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Kosher ("fit") food must meet the complex requirements of Jewish law, and the supervising rabbi verifies that such is the case for a given food item, or item which will come in contact with food. There are restrictions on which foods are permitted during different times of the year, and a procedure for slaughtering permissible animals with minimal pain to the animal.
The rabbi's role is to decide questions of Jewish law. In the area of kashrus, there are hundreds of details that must be met, and thousands of "oops, now what?" questions that must be answered. Animals, for example, are killed in a very precise manner, by a "shochet", and they must be checked internally for disease, have their blood removed by salting, feathers removed in cold water, and so on. Kosher wine may not come into gentile contact before pasteurization. Vegetables must be examined for insects. Because meat and dairy have to be carefully separated, precautions against milk-based additives have to taken. The complications can be immense.
A rabbi will hire a mashgioch to do the actual supervision. The latter is supposed to call in the rabbi when a novel situation comes up.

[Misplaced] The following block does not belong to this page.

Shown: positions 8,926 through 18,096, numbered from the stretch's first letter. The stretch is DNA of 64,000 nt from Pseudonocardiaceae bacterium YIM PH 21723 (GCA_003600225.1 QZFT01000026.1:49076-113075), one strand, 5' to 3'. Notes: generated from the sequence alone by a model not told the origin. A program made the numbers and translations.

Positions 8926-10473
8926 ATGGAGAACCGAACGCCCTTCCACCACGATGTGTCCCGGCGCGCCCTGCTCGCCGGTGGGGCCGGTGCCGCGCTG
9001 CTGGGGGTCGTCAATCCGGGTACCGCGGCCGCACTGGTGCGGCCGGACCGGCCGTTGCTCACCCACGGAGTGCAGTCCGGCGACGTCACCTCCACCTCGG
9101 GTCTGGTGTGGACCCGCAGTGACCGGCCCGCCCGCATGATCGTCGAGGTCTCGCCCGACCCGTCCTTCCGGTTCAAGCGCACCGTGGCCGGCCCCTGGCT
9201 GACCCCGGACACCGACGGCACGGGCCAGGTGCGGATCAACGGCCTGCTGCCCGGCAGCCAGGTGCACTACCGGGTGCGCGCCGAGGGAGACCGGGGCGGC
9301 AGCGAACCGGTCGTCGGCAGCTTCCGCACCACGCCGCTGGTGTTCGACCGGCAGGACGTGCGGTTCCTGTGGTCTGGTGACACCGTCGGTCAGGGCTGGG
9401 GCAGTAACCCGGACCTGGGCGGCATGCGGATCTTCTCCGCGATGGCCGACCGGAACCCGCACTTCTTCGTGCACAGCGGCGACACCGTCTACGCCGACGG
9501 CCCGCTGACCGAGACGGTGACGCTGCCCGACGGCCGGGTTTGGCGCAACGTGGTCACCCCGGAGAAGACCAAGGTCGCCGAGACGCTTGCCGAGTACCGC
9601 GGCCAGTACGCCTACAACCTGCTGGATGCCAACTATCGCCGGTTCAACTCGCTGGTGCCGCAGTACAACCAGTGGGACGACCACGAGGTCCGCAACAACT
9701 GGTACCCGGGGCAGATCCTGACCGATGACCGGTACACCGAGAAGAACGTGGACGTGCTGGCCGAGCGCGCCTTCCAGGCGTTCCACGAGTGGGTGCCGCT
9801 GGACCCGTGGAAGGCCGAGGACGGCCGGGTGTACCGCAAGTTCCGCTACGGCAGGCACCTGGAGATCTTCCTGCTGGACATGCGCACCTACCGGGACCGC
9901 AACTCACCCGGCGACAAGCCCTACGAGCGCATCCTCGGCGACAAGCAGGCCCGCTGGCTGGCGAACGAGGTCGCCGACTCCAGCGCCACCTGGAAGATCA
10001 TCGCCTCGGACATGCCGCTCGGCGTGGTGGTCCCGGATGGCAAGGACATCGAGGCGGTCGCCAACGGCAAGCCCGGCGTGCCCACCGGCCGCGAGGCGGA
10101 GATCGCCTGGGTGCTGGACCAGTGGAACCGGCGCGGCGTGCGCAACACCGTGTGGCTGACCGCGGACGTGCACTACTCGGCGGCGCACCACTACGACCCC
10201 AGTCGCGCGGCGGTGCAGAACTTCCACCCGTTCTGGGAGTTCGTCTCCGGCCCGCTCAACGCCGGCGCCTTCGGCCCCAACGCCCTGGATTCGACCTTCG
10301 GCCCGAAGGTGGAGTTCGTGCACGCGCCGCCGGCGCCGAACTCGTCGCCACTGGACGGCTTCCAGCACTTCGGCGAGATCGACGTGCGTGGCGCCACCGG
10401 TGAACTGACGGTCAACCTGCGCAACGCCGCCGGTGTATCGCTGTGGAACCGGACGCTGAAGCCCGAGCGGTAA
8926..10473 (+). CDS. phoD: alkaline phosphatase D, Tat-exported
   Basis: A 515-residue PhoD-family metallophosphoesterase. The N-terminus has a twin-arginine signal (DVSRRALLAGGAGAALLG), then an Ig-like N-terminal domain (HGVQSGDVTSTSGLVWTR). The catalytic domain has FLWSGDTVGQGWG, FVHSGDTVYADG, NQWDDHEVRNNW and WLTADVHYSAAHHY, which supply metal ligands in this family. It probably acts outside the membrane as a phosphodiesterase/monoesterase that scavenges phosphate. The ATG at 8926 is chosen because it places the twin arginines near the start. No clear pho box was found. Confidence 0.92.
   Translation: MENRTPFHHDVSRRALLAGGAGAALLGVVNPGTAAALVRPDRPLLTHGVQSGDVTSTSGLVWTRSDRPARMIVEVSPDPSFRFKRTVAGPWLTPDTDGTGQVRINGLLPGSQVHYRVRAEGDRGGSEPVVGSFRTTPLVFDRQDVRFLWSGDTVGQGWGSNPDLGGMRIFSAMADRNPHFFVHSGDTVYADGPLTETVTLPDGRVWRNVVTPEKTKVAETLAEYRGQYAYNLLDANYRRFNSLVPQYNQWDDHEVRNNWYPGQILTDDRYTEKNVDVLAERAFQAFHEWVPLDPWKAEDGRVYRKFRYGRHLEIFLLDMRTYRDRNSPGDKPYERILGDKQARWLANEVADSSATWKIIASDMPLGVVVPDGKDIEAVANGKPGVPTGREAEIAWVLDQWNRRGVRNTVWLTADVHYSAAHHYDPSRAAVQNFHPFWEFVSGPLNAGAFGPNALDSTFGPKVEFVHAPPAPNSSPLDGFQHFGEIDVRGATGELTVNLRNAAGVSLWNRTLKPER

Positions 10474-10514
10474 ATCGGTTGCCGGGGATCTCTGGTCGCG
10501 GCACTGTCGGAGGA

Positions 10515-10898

Note that the Reform movement does not mandate observance of the laws of Kashrut. Instead, it advises its members to study the laws of Kashrut and to follow those that the individual feels increases the sanctity of their life and their relationship to G-d. As a result, there are some Reform Jews who do keep kosher. Also, many Jews keep some aspect of the kosher laws, such as not eating pork or shellfish.
Rabbis (and others) sometimes recommend avoiding certain food products based on concerns other than kashruth, for example:
Environmental (e.g. its manufacture harms the environment more than necessary)
Religious (e.g. a Jewish-owned bakery selling kosher food, but open on the Sabbath)
'Tikun olam' [repairing the world] (e.g. the manufacturer complies with the Arab boycott of Israel, or mistreats its employees)
Some rabbis choose not to supervise certain products based on considerations of the above sort.
For those looking for the traditional point of view, there is a good, short primer at http://www.ou.org/kosher/primer.html.
The FAQ is a collection of documents that is an attempt to answer questions that are continually asked on the soc.culture.jewish family of newsgroups. It was written by cooperating laypeople from the various Judaic movements. You should not make any assumption as to accuracy and/or authoritativeness of the answers provided herein. In all cases, it is always best to consult a competent authority--your local rabbi is a good place to start.
Hopefully, the FAQ will provide the answer to your questions. If it doesn't, please drop Email to firstname.lastname@example.org. The FAQ maintainer will endeavor to direct your query to an appropriate individual that can answer it. If you would like to be part of the group to which the maintainer directs questions, please drop a note to the FAQ maintainer at email@example.com.
© (c) 1993-2002
Daniel P. Faigin <firstname.lastname@example.org>